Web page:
Activity #2 – Conole’s questions

“How can we use learning analytics to foster more effective design practices?”

Learning and social analytics are important in understanding how people interact with your online content. In my world, where I create content for people I may never meet, I can use surveys to ask people about what they liked or didn’t like, found useful or found irrelevant. But, with analytics I can see where people stopped participating or what path they chose through the information, and potentially how this affected the learning outcome. I’m not assigning any grades, so the information I would look for is never user-specific.

The School of One scenario is also very interesting, and an exciting example of how we can use analytics to create a personalised learning approach that targets the areas we need the most support. I think it’s learning analytics at its best, and I would be interested to experience it as a student.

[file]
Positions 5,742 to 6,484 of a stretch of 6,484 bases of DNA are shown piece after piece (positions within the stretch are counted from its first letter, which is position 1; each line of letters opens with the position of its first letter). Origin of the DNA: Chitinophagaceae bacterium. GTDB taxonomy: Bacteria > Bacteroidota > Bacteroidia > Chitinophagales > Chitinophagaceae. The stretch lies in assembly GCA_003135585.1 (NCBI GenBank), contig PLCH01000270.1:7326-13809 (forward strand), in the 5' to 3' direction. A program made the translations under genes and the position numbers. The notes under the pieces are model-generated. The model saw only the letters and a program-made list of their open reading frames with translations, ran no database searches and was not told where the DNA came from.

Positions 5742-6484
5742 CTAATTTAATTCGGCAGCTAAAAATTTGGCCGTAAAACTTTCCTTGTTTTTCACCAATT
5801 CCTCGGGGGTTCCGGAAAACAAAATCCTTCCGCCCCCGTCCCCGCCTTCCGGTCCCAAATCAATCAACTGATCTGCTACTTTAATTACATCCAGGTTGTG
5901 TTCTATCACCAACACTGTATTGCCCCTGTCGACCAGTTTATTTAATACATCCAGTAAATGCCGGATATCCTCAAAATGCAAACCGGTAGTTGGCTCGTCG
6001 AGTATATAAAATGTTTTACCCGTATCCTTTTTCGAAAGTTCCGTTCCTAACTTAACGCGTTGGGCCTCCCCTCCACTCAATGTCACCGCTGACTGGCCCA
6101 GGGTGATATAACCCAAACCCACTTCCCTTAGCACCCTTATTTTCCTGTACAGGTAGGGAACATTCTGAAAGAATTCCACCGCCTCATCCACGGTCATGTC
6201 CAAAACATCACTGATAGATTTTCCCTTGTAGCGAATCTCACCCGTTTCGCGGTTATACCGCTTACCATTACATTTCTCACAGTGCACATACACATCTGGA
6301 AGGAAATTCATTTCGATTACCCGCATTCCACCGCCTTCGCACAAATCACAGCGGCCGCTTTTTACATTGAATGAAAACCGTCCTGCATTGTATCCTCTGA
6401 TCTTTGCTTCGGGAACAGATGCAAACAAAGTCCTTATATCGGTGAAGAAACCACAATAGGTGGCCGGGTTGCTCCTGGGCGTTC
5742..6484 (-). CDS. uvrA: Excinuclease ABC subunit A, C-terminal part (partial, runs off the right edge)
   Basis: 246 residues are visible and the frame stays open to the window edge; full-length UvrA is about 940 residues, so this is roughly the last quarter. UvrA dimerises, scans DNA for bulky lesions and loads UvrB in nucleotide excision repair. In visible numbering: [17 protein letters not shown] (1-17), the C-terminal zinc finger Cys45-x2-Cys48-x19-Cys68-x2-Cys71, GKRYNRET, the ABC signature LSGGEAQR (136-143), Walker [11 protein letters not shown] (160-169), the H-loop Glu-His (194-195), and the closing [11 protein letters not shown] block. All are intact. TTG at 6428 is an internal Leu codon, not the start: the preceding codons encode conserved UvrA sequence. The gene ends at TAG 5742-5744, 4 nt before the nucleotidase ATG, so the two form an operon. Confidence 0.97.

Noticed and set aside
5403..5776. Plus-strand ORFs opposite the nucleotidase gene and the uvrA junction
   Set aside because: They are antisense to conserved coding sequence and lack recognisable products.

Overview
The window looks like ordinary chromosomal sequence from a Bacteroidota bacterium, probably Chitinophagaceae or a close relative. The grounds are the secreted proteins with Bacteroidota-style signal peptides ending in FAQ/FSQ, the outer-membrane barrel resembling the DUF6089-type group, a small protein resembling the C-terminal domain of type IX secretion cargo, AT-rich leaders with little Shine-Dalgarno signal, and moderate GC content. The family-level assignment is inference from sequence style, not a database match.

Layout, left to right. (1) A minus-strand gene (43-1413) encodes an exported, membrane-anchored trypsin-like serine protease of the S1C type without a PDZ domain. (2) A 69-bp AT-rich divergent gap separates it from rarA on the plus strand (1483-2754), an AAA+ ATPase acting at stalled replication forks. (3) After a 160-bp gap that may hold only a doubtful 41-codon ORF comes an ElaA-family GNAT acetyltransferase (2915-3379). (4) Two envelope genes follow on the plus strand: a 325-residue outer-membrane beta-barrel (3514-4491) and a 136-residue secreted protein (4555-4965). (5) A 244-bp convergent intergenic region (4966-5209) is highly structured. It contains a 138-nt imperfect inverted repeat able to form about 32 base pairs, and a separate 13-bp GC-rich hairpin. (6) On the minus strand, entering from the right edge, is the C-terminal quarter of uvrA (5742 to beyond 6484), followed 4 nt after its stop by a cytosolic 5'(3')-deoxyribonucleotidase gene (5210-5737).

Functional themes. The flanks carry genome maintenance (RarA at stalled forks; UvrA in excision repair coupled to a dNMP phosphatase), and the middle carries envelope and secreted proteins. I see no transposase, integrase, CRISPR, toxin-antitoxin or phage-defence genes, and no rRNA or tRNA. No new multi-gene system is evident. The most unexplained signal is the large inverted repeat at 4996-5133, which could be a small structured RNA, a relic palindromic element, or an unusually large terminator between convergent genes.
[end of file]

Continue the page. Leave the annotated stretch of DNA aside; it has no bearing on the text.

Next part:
“What are the ethical issues around the use of learning analytics?”

Before reading about the “Klout kerfuffle” (Sengupta, 2011), I would have had a few concerns around this but I hadn’t imagined the scenario that developed with Klout. With any analytics, privacy is important. I think there’s a fundamental difference between tracking individual users interactions (which you can connect to a name or account) and collecting generic interaction data.  And, while I feel comfortable with most analytics that are captured in order to improve the user experience, I don’t want to live in the analytics bubble that Eli Pariser spoke about.


Sengupta, S. (2011, November 13). When Sites Drag the Unwitting Across the Web. New York Times. Retrieved online:

Posted in: Week 12: Social Analytics